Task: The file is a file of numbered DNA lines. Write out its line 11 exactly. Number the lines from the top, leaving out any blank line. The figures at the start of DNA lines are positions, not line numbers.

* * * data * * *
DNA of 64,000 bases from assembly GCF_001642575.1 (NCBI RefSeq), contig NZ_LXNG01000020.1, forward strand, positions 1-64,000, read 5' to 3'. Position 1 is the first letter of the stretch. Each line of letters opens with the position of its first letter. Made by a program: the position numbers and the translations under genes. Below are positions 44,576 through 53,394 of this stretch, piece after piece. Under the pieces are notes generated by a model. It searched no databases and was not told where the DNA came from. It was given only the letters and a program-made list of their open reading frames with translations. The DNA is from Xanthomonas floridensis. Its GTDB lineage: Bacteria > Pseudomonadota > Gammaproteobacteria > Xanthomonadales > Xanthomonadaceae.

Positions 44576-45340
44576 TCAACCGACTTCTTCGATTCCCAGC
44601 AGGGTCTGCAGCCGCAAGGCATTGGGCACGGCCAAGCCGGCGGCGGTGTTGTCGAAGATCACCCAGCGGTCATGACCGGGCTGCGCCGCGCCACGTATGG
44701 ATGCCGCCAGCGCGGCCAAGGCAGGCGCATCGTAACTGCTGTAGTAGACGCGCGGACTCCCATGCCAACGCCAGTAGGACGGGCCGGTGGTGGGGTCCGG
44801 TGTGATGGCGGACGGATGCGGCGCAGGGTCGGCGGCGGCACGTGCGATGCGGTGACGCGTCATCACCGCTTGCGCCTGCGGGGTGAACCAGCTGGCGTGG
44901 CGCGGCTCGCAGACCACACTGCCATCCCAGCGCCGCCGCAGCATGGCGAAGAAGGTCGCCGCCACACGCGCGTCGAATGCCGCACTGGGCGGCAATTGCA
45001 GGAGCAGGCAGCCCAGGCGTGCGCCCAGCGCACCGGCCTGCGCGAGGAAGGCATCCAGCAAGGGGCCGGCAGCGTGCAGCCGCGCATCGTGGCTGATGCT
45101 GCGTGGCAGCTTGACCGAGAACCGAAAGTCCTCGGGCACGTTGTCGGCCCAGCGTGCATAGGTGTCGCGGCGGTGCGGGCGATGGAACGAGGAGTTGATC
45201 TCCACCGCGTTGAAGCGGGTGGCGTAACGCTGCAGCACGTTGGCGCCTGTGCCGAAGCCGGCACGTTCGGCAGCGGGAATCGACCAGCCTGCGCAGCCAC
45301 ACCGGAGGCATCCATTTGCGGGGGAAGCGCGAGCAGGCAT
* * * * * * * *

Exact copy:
45301 ACCGGAGGCATCCATTTGCGGGGGAAGCGCGAGCAGGCAT